Back to SummaryChristie Brydon - Student Advisor Profile
Deciding to study abroad in Santiago was not difficult for me. I knew I had to study abroad in order to be fully satisfied with my Stanford experience and escaping the harsh Stanford winter in favor of a hot summer quarter in Santiago seemed like a no-brainer. Little did I know, that quarter would not only improve my Spanish and push me out of my comfort zone, but it would also introduce me to some of my new best friends and make me appreciate Stanford even more than I already did.
My most pressing concerns about spending three months in Chile revolved around my host family and my vegetarianism. My host mother ended up being one of my favorite and most valuable parts of the program, and she cooked me excellent vegetarian food. Although I slowly realized that she is nearly fluent in English, I never heard her speak a single sentence of it. She listened with incredible patience when I stumbled through Spanish and helped me with vocabulary and grammar whenever I needed it. Knowing that she had faith in me and was dedicated to my improvement helped boost my own motivation to become fluent. When I first arrived at Bernadita’s doorstep and got a tour of the house, she took me out to see a live orchestra perform Beethoven’s Ninth Symphony at an outdoor amphitheater outside of Museo de la Memoria. Truly, a night I will never forget. Her desire to introduce me to the sights and sounds of Santiago made me feel taken care of and at home. Needless to say, there were a lot of tears when I had to say good-bye three months later.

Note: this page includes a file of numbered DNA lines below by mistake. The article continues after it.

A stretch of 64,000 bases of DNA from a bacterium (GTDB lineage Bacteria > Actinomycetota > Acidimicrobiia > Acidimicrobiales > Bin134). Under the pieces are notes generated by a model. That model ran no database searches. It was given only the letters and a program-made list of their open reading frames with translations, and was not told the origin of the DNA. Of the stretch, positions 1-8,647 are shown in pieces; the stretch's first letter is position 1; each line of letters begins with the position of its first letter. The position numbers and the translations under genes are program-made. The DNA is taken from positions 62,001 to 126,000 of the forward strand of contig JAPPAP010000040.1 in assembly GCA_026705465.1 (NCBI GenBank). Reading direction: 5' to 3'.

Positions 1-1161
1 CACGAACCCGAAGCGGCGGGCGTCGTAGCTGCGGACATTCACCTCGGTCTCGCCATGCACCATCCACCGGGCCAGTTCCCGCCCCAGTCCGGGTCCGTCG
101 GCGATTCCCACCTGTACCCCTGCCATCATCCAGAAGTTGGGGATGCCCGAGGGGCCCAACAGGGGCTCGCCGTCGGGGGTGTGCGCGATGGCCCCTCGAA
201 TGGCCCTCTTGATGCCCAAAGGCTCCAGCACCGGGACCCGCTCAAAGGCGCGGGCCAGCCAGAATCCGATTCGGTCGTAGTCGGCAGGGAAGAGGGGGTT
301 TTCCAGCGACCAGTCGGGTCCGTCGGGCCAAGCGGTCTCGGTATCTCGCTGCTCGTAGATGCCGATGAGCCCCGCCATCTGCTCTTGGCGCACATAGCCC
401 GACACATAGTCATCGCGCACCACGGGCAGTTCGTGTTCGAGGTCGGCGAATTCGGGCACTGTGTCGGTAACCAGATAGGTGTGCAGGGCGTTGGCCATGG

When I applied to the BOSP Santiago program, I applied by myself and had no idea who else would be going. During our orientation weekend at a hotel in Santiago, we quickly became acquainted with one another and started planning weekend trips and explorations around the city. The time that we spent together in classes, eating lunch in the locker room of the Stanford center, and on field trips brought us together within a matter of days. Classes were small enough that we all felt comfortable speaking up in discussion, even when we were struggling to climb over the language barrier. I also got to know my professors well—one of them even gave us a tour of Barrio Yungay, one of Santiago’s oldest neighborhoods! The city looked so much more interesting and familiar through a local’s eyes. Classes really helped me understand Chile better than I would have on my own, with insight on history, politics, food, and attitudes towards issues such as class, same-sex marriage, education, abortion, and family.
Outside of class, I spent a lot of time walking around the city, discovering new pockets of Santiago, testing restaurants, taking pictures of sculptures, and reading in parks. With the subway, buses, and bike rental stations, getting around was incredibly easy. Although I preferred to walk as much as I could, I rarely had trouble getting anywhere on my own. This made it easy to visit all the museums and neighborhoods that I wanted to see, and I quickly started checking off all of the must-see sights of the city. We even found buses that took us to the beach and to Argentina! Chile certainly has an excellent public transportation system to make traveling possible. My host mother also helped a lot in highlighting the most interesting places and the fastest ways to get there, so I knew I was getting better advice than a travel guidebook.
I miss the excitement of living in a new city, the challenge of speaking Spanish, the taste of fresh empanadas, and the conversations with my host mother—my quarter in Santiago will stay with me forever. Although everyone inevitably faces some difficulties with adjusting to Chile or any new environment, I spent my last day walking around my neighborhood with tears in my eyes. Santiago is truly a special place with a bright future ahead, and I hope that many Stanford students will get the opportunity to see that!